Home Farmhouse in north-west Suffolk is a two storey timber and attic framed house. The original part of the house dates to 1325 and can be attributed to a St Cross family called Collebells. Indeed Collebells was the original name of the house and only became Home Farm 200 years later. Originally a high-status Yeomans’ house it gradually expanded and became a large dairy farm sometime in the 16th century.

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Safe and cost effective visual inspection at height Print E-mail

Compared with traditional methods, Chichester-based RTF Imaging can provide faster, safer and more cost effective methods of visual inspection at height, reducing the need to send human operatives into dangerous and inhospitable places.

They serve the domestic, commercial and industrial sectors, specialising in the close inspection of hard to reach places, and are now increasingly being asked to employ their services on ecclesiastical and heritage properties where minimal disruption to the building fabric is of key importance.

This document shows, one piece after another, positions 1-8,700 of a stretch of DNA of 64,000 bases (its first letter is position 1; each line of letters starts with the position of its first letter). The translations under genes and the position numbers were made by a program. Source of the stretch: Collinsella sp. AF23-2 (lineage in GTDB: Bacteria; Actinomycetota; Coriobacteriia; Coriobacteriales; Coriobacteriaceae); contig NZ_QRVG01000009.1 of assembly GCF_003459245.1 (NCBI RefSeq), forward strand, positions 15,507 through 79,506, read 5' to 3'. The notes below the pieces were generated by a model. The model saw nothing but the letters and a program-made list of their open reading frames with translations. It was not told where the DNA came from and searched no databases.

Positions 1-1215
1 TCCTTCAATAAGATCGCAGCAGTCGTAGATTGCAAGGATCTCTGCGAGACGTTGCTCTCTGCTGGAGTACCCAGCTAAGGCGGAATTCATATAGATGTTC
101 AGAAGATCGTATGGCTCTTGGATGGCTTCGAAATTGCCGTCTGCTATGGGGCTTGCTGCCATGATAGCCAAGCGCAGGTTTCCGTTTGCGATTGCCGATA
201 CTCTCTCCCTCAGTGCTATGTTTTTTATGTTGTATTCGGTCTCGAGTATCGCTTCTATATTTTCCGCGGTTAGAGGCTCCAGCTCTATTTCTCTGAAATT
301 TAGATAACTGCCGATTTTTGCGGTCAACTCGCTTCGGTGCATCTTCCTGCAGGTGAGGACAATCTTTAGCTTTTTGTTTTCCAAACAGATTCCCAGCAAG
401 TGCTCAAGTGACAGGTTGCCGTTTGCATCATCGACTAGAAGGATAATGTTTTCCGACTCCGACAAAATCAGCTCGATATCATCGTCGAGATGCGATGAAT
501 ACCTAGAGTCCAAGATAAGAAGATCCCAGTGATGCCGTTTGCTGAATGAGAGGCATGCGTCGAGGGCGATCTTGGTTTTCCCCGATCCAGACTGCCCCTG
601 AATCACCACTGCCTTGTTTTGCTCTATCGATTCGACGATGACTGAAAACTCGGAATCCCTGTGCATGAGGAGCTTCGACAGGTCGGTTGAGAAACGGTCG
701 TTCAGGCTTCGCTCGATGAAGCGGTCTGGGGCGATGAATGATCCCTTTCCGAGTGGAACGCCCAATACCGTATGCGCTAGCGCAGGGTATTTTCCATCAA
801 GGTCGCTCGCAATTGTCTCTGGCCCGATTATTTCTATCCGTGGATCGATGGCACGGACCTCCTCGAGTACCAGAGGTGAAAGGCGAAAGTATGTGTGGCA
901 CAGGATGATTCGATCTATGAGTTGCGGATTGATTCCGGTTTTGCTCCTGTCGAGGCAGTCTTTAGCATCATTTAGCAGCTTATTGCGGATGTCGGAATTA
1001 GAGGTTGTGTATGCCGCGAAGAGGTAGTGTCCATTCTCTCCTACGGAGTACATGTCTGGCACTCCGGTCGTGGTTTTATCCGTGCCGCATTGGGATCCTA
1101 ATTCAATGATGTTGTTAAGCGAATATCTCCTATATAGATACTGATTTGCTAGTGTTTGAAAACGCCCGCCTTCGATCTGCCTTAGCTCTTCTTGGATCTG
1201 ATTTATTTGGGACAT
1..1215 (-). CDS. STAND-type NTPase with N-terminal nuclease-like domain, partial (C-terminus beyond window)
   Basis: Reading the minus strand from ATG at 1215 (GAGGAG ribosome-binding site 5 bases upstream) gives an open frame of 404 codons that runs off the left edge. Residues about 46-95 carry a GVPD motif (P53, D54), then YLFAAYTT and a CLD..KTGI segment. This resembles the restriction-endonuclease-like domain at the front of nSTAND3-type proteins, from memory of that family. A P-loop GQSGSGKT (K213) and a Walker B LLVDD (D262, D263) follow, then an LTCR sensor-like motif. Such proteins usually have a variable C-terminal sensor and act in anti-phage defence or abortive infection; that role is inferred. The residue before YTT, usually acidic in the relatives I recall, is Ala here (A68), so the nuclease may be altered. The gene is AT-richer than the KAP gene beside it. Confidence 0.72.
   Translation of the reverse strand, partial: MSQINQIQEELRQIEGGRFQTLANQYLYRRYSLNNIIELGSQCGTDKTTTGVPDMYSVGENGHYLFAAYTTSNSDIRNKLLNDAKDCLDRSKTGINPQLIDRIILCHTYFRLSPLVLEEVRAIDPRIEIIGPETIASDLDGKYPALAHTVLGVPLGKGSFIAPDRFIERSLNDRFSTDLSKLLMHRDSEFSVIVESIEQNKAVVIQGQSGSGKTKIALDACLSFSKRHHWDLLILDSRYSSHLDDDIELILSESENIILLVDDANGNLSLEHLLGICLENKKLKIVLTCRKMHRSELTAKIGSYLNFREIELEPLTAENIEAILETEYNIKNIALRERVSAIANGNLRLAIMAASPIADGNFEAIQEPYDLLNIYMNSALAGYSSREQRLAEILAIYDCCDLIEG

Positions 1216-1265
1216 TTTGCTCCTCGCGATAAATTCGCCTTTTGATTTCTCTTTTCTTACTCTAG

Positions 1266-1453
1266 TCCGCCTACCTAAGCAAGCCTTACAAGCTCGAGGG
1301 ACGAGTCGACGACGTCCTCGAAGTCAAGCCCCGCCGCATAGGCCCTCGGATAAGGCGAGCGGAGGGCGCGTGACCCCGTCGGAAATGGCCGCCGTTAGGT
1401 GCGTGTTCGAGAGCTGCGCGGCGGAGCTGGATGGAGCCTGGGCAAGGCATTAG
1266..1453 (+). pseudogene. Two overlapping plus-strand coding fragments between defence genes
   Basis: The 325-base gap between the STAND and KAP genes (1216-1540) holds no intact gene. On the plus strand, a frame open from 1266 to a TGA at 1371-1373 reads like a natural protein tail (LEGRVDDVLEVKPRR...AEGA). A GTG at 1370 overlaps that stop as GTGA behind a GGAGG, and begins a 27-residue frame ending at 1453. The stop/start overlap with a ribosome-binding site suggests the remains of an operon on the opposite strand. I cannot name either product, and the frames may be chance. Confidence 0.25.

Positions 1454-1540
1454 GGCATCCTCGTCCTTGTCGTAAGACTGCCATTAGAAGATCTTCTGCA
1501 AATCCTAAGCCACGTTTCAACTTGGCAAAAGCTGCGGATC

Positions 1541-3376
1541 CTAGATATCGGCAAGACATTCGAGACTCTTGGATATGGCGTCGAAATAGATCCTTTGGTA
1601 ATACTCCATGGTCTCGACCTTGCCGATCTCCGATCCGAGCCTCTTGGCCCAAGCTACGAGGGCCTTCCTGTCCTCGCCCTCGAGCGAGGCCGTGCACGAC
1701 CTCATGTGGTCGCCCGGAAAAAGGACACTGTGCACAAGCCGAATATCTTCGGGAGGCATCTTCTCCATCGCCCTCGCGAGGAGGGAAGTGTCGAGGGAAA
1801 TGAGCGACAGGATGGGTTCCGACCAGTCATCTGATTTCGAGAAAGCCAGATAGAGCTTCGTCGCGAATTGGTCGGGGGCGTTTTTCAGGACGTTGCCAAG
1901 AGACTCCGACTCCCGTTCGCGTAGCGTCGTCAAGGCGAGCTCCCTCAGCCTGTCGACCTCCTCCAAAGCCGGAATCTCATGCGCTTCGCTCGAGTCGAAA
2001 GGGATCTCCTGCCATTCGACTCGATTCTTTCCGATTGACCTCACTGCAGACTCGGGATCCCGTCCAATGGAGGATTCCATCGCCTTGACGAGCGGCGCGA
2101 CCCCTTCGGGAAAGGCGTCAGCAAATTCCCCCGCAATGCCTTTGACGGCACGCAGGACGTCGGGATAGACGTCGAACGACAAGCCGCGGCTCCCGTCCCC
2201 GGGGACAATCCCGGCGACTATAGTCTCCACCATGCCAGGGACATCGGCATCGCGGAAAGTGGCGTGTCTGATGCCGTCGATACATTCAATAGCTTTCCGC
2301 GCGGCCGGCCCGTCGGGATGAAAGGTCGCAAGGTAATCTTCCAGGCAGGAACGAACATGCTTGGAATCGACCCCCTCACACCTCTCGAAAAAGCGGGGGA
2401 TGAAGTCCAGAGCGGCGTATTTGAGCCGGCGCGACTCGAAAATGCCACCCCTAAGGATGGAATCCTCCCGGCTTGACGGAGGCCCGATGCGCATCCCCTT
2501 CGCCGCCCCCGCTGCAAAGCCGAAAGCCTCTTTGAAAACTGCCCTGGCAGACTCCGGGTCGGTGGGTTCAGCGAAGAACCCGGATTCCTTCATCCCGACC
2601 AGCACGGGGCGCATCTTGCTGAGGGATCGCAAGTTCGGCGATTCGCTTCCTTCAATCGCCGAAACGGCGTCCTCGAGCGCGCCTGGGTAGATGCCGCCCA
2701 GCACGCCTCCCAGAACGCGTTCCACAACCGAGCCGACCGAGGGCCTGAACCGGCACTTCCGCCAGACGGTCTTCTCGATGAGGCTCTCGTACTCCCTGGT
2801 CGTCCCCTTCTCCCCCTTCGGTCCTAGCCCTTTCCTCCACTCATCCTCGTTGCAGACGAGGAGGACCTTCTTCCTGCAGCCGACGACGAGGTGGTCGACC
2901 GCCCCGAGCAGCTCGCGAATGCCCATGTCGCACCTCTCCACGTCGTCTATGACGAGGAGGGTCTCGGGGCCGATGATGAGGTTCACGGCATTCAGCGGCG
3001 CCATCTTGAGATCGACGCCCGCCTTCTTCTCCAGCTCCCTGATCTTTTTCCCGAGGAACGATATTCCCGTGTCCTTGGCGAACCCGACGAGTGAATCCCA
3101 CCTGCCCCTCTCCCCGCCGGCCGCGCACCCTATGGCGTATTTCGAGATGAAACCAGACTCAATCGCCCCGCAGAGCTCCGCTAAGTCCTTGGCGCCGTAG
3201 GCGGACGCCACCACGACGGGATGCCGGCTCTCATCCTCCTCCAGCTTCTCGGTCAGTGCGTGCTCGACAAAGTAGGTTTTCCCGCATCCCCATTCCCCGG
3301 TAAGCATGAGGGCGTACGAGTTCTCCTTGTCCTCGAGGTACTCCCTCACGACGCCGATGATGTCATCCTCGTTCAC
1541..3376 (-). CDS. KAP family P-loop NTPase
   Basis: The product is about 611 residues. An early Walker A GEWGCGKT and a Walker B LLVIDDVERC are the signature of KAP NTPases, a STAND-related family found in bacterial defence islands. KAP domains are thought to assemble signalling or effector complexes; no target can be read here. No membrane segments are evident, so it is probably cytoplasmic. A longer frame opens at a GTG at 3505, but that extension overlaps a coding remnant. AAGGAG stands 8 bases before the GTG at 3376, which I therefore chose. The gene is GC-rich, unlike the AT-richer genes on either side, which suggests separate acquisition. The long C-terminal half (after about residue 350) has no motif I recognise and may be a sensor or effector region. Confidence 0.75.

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Ark Stained Glass complete Titanic memorial window and Queens Jubilee Tower Print E-mail

In April last year, members of the British Titanic Society and visitors to their 30th annual convention were the first to view the design for a memorial window, to be installed in St Mary’s Church in Southampton.

Designed by stained glass artist Louise Hemmings of Hereford-based Ark Stained Glass Ltd, the design was originally part of the Worshipful Company of Glaziers’ Stevens Competition for 2016. The brief was to design a window for St Mary’s to commemorate the crew of The Titanic, most of who came from Southampton.

The church was the venue for a memorial service for those who died in the disaster, held shortly after the sinking. Louise Hemmings’s design was chosen by the church for the window. The installation has been funded by a special fundraising campaign led by John Creamer of the British Titanic Society.

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Drone images used in national promotion Print E-mail

Peterborough based Sky Revolutions Ltd carried out an aerial survey of the 18th Century Marple Aqueduct for Arcadis recently to help them understand the condition of the brickwork underneath the arches. The images were picked up by the UK Canal and River Trust and are now being used to promote a refurbishment project and parapet installation.

Marple Aqueduct in Stockport is the highest canal aquaduct in England and the highest masonry-arch aquaduct in Britain. The client, Arcadis, needed to inspect the underside of the brickwork arches and the face of the brickwork to highlight any defects.

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Lighting upgrade illuminates the full majesty of Worksop Priory’s interior Print E-mail